The pit stop went well. That was about in the middle. Dad gassed me up really quick, my girlfriend gave me some dry gloves, and Mom switched my goggles out for me, so that was a nice feeling, getting dry stuff. There were some gnarly creek/mud hits or whatever you want to call it.

It didn’t look too bad on Friday, but then after 1500 other guys went through on the Saturday before us, the water got dragged out…the water goes with them, right, so it gets a lot longer.


Hayden finished the Ironman MX event 13th in the XC2 Pro division | Halstead photo

You mentioned the leaders lapping you. Were you impressed by how fast they were going?

Ya, I felt like they weren’t going fast enough to lap me in a 30-minute lap though. They lapped me right a the very end which saved me from doing 7 laps. I would have been like 3-hours-and-40-minutes. I was impressed when they lapped me that they were still going that fast, but it didn’t seem like they should lapped me. It was kind of weird.

My initial thought was like, “Woah, this dude just passed me, and then this dude, and this dude” but I didn’t know how they lapped me. They didn’t seem to be going that fast. It seemed achievable, the pace they were doing.

Looking back at this, were you tired, not used to the tight trails, or what was it do you think that kept you off that pace?

The amount of ‘new’ for me was insane, especially the first lap and getting a bad start. That kind of sucked. I was definitely prepared, physically. I never really got tired. I was drinking carbs and already carbo loaded up so I was pretty good to go, that way. Cardio-wise, I never really got tired, but physically, my knees and my hands and my back, like my joints, were all ruined. I didn’t really notice how bad they all were until after the race.

What did you guys does after the race? Did you stay for the awards?

We had to take of pretty much as quick as we could. We just packed up, checked the results and did the normal stuff and took off. Everyone seemed to leave really fast. We were some of the last people gone and we packed up fast.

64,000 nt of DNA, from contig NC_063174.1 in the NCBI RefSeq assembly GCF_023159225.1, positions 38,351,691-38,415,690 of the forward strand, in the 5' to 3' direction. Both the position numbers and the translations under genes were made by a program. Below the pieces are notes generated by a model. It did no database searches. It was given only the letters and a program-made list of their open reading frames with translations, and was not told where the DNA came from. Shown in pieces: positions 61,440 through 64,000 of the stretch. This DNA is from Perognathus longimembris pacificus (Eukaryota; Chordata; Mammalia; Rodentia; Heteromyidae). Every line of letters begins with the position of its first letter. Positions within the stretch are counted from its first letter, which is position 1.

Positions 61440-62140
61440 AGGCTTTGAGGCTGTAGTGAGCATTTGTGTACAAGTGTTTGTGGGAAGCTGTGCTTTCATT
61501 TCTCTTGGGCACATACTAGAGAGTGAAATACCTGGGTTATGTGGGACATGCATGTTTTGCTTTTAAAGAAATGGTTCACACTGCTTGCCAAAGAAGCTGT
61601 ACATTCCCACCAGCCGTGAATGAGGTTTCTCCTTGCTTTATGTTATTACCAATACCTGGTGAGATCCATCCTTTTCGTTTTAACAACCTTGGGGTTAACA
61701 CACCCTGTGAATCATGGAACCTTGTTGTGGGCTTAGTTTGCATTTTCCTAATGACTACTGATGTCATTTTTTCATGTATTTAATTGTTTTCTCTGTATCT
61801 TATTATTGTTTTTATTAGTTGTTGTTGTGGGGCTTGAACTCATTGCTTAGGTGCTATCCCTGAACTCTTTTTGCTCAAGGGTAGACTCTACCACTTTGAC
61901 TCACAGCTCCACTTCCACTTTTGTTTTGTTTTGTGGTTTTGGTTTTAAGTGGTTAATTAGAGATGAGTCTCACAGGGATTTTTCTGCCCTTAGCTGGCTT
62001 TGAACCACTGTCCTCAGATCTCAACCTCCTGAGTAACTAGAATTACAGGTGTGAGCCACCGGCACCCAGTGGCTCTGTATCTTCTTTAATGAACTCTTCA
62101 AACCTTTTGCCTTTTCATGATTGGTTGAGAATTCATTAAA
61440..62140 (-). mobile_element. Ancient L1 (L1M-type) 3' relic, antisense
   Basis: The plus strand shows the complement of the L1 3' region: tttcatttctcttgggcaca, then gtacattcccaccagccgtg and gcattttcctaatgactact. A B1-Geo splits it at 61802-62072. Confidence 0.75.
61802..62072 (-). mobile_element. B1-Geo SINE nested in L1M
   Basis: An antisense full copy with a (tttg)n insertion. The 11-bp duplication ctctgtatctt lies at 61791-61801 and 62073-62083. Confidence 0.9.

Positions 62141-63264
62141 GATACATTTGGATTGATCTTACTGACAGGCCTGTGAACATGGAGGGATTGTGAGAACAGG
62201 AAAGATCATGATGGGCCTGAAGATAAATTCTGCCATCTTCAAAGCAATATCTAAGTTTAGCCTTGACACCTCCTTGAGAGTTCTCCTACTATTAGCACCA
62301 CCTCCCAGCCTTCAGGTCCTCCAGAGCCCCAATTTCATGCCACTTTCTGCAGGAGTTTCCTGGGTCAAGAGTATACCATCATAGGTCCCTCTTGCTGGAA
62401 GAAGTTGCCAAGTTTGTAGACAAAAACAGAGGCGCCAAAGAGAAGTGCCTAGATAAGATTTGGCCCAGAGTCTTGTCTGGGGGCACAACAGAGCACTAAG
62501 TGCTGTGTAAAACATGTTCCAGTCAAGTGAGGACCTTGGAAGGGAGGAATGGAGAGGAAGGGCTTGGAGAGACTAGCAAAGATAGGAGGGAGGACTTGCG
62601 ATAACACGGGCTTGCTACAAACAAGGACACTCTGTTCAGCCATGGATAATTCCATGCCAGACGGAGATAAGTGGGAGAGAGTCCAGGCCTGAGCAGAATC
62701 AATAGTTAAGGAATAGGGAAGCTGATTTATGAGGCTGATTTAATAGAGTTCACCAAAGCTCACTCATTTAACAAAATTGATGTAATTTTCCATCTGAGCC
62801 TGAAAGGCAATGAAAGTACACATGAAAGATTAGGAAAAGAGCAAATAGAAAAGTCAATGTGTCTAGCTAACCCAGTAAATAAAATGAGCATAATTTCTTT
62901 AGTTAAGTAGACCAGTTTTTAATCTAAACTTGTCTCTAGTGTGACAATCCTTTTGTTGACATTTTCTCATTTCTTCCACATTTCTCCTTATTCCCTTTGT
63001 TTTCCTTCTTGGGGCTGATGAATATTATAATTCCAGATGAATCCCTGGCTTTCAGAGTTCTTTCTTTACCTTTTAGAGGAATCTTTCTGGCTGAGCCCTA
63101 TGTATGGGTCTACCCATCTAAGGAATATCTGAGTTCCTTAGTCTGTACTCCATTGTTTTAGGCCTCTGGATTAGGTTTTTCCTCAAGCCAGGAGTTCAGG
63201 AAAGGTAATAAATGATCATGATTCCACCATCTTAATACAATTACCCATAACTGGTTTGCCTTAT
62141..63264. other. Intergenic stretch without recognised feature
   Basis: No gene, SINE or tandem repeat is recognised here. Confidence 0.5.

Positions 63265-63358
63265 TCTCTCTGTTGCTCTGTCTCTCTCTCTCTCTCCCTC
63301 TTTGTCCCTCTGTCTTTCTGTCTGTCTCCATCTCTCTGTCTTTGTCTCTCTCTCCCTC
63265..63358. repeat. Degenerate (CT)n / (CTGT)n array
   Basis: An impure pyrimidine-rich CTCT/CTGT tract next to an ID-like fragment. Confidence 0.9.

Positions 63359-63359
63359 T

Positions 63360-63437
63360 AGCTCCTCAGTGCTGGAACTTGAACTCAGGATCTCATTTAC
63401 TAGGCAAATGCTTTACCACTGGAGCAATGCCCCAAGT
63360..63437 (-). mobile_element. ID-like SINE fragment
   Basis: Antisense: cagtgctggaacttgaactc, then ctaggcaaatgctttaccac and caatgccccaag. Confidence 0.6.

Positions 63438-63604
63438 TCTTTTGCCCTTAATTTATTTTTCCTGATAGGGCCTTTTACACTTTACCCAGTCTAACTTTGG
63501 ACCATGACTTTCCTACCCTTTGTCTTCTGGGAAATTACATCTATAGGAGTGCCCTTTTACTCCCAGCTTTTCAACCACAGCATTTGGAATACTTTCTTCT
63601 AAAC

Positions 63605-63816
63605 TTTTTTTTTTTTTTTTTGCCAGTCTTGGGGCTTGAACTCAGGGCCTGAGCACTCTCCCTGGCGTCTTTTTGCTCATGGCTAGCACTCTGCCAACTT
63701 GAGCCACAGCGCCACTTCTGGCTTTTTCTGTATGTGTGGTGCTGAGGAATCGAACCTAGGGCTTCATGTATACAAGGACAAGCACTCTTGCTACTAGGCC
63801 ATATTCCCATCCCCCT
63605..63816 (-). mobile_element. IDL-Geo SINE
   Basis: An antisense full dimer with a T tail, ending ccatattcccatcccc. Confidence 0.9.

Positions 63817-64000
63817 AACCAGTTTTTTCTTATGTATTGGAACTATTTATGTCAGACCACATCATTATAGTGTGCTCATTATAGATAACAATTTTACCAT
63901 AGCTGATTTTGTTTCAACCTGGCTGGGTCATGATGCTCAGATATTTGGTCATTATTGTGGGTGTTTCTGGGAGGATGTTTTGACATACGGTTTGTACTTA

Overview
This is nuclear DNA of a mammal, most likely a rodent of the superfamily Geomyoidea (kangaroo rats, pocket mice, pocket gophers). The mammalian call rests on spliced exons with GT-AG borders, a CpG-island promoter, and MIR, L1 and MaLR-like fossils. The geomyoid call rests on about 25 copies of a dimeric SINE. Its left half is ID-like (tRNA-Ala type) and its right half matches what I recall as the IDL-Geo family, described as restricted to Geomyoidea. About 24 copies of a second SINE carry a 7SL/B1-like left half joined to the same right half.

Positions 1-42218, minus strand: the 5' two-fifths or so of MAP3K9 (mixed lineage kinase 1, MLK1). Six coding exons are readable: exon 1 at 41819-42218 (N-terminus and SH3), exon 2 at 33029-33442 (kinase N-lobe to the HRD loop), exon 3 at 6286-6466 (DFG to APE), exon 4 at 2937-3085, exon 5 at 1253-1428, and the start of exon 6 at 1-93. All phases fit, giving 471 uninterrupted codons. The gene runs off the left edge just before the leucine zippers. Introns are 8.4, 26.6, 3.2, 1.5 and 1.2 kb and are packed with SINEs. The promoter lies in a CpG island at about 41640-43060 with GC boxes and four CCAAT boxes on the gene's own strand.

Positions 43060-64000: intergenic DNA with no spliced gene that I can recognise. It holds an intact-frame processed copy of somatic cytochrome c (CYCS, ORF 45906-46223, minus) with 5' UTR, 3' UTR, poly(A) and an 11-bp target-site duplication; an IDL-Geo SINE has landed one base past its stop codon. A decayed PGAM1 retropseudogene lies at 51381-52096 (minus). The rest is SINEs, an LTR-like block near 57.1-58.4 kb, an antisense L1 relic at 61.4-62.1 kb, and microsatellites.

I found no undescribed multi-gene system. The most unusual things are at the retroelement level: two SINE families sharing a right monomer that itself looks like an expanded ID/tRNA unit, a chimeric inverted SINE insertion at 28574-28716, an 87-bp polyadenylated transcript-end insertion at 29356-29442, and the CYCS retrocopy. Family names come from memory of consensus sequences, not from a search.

I’ve been to a few of these and I find it’s so much different than moto in that it seems totally about the racers doing the event and not the spectators because it’s actually difficult to watch with it being so spread out. 

Well, there were like 20 million spectators and I swear they’re all just on the hills or in the mud. Twice, where I got stuck on the one hill, they think you’re falling over and they just dog pile you and drag you up the hill.

I was watching some on YouTube and the one guy on a quad stops on the hill and they’re all pulling him up and dude’s just running the people pulling him up over! And they just do it again!


“Cardio-wise, I never really got tired, but physically, my knees and my hands and my back, like my joints, were all ruined. I didn’t really notice how bad they all were until after the race” And yes, he plans to head back again in 2017! | Halstead photo

So, you got 13th in the XC2 Pro. Does that make you want to do more of this stuff or does that make you done with it? What’s next?

I want to go to at least that one next year, for sure. Now that I kind of know it, I feel like it could be even more fun, especially on the first lap. I feel like I’d be attacking more instead of trying to assess what the hell’s going on. I don’t know, we’ll see what happens next year. It’s kind of a weird time of year.

OK, let’s wrap it up by asking you what’s next. What are you going to do?

I’m not too sure. Just working right now, waiting for everyone to shake down with all the teams and just getting some money so that I can take off and go down south and get training. That’s my main focus right now, keep working out and making money so I’m ready when winter rolls around to either go down south or out to California and hopefully hook up with someone fast and work my ass off.

So, does that mean you’re not exactly sure what you’re doing next season for outdoors?

I’m pretty sure things are good with MX101, but you never know.

Ya, that seemed like a pretty good set up for both sides.

Ya. And I did pretty good, right, so I’ve got a pretty low number and they’re pretty happy so it shouldn’t be a problem, but you never know, right.

OK, well thanks for taking the time to take us through this experience. Who would you like to thank before we let you go?

Just my family and my girlfriend Megan, and Al Brown. And all the team sponsors:  @mx101racing @fxrracing @andywhitemx @carsononefive @yamahamotorcanada @superior_suspension_settings @fmf73 @atlasbrace @ride100percent @6dhelmets @matrixconcepts @rideengineeringinc @ridedunlop @nihiloconcepts @decalworks @motorexusa @tmdesignworks @allanbrownmx @renthal_moto @rk_excel @evanspowersports @worksconnection @gytr_yamaha @cycra @mddistributions @twin_air  @gpmoto #Rynotech #Mckeesport #R&RAutomation

#35 Hayden Halstead.

Thanks for the chat, Hayden. Good luck this off season | Bigwave photo